10. Boquillas Canyon Trail
Boquillas Canyon Trail is one of the most strenuous trails in Big Bend National Park, but it’s also one of the best places to photograph the desert landscape. The path leads down into a canyon through miles of desert flora where it crosses a river at the bottom before climbing back out. This trail offers spectacular views of deep canyons and towering cliff walls filled with vibrant succulent plants and cacti.
11. Windmill Around the Corner
Windmill Around the Corner offers one of the best photography spots in Big Bend National Park. This enormous windmill tower stands above desert shrubs and cactus, seemingly suspended in the sky and surrounded by sky-high mountains on all sides. The views up here are incredible, and there’s a great boulder to climb fully turned towards the view for an even better shot. It’s surreal to just sit atop this structure and be surrounded by nothing but wide open space for miles.
Big Bend National Park Best Photography Spots
12. Cattail Falls
One of the most stunning spots in Big Bend National Park, Cattail Falls offers an idyllic setting for photographers and outdoor lovers alike. A beautiful waterfall that cascades over a sheer rock face, this spot offers both stunning views and exciting opportunities for adventure seekers.
Cattail Falls is one of the most picturesque and photogenic spots in Big Bend National Park. A short, easy hike from the park entrance will have you next to this cascading waterfall and series of swimming holes, which are perfect for wading and exploring. The hike is around 1.5 miles round-trip, although because there are so many photo opportunities surrounding the trail, you might actually spend all day there.
13. Emory Peak
Emory Peak is a popular destination for aspiring photographers and nature lovers. At the summit of Emory Peak, the Texas Big Bend region comes into its own. Its beauty and grandeur make it one of the best photography spots in Big Bend National Park. The trail is long and challenging but with stunning views the whole way. As an added bonus, there are many beautiful en-route waterfalls.
Emory Peak is the highest point in Big Bend National Park, and one of the best photography spots in this stunning South Texas region. As you hike up the peaks, you’ll enjoy an incredible view of the Chisos Mountains and the surrounding desert landscape.
14. Mesa Pour-off Trail
The Mesa Pour-off Trail is one of the best photography spots in Big Bend National Park. The trail is part of the Chihuahuan Desert Nature Center, which also offers several exhibits, including rock and mineral displays, plus hands-on activities for children. The path itself is a one-mile round-trip and will lead you to a lookout where you can see miles across the expanse of the desert below. There are also picnic tables there as well as an exhibit detailing the geology of the area. The hike is easy enough for hikers of all ages, though it’s best to bring bug spray if you plan on catching the sunset here.
15. Lost Mine Trail
The Lost Mine Trail offers a relatively easy trek that is not overly strenuous, making it one of the best photography spots in Big Bend National Park. The trail leads to a historic mine site with some fantastic views of the surrounding desert and mountains. It’s also a great place to spot wildlife.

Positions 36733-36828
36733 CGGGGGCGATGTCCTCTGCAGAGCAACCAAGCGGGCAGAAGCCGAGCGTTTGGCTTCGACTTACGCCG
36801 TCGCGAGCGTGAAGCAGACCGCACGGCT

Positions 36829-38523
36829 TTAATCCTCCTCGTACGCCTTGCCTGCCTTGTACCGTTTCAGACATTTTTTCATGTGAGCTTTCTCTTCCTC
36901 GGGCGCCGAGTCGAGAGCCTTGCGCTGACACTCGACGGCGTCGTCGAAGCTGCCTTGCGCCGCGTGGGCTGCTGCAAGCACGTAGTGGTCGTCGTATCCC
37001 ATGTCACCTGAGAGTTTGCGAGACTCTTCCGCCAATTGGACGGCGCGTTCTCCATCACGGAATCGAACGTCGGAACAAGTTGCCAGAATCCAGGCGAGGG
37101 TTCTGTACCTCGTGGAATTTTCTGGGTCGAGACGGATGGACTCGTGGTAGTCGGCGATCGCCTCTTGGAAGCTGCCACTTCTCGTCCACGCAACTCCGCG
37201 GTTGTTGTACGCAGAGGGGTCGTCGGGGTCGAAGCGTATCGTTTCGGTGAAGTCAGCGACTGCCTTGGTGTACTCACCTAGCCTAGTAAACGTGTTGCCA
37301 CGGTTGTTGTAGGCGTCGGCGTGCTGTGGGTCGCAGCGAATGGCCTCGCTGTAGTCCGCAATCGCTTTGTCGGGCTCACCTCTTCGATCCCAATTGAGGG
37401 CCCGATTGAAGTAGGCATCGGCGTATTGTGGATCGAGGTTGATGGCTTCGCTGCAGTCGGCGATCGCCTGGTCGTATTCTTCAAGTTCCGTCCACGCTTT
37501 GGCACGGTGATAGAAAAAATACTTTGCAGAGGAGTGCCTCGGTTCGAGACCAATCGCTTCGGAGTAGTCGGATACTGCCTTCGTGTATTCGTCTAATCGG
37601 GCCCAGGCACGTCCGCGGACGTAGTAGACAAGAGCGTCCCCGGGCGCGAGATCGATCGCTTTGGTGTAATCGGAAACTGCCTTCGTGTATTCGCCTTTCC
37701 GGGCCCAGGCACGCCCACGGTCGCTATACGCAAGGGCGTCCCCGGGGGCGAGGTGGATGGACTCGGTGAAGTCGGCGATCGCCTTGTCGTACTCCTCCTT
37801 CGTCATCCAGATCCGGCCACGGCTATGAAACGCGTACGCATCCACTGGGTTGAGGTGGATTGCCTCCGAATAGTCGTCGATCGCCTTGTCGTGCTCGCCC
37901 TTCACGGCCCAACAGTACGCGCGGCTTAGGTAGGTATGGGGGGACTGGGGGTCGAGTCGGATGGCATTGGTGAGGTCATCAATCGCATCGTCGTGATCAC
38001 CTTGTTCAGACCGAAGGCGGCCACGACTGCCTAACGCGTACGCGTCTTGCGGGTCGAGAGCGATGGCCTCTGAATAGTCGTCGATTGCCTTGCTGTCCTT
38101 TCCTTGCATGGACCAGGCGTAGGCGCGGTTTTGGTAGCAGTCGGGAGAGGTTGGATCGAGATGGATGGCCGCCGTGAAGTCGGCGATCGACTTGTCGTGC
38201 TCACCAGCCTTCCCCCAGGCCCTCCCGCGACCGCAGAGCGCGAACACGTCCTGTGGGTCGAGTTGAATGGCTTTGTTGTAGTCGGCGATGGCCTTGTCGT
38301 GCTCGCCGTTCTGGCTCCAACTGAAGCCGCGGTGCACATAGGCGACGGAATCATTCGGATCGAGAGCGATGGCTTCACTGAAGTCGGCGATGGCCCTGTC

16. Fossil Discovery Exhibit
At the Fossil Discovery Exhibit, people can see how the plants and animals of Big Bend and the world they lived in changed over 130 million years. The fascinating story of Big Bend’s ancient life can be seen in the fossils and artwork found in the area. A short trail also leads to a panoramic view of interesting geological features nearby and shows how sediments protect the fossils in Big Bend.
The most awe-inspiring views of Big Bend National Park can be found here, at the Fossil Discovery Exhibit. The exhibit features the paleontological findings of a local fossil hunter, who has discovered the fossils in his own backyard. The highlight of this rocky riverbed is a 3-foot-wide triceratops skull which was discovered near Terlingua, Texas. It’s displayed with the bones of its front and back legs, as well as its skull and horns. For those whose curiosity about dinosaurs can’t be satisfied by small fossils like shark teeth and scorpion tails, this large group makes for a breathtaking view.
Big Bend National Park Best Photography Spots
17. Persimmon Gap
Discover why the Persimmon Gap is one of the best photography spots in Big Bend National Park. Explore a unique and diverse landscape with over 700 species of plants and animals, including mule deer, coyotes, red-tailed hawks, and more. Magnificent vistas and rich history combine with natural beauty for an unforgettable experience. Enjoy interactive content like maps, photos, and videos as you explore this stunning spot.
18. Chisos Mountain Range
The Chisos Mountains are one of the best photography spots in Big Bend National Park. They offer an amazing 360-degree view of nature through a foreground bowl, tree line, and background mountains that seem to never end. See the park from high on top of these mountains in the Chisos Basin. If you love to hike, then the Chisos Mountain Range is for you. This is one of the best photography spots in Big Bend National Park where photographers can take advantage of the beautiful rock formations and amazing views from the tops of Half Dome and Emory Peak. Plus, there are many backcountry hiking trails that lead to hidden gems like Conkle’s Castle, an enormous limestone formation with steep cliffs supporting a natural bridge.
19. Chihuahuan Desert
The Chihuahuan Desert is one of the best photographic spots in Big Bend National Park, located in southwest Texas. This incredible location is home to stark contrasts. The desert is filled with vibrant blossoms and vast vistas but is subject to sudden rainstorms and summertime temperatures that can reach more than 100 degrees Fahrenheit. While there are not a lot of things here for most people except for photographers there are many places to see that are great for photography enthusiasts.
20. Chisos Mountains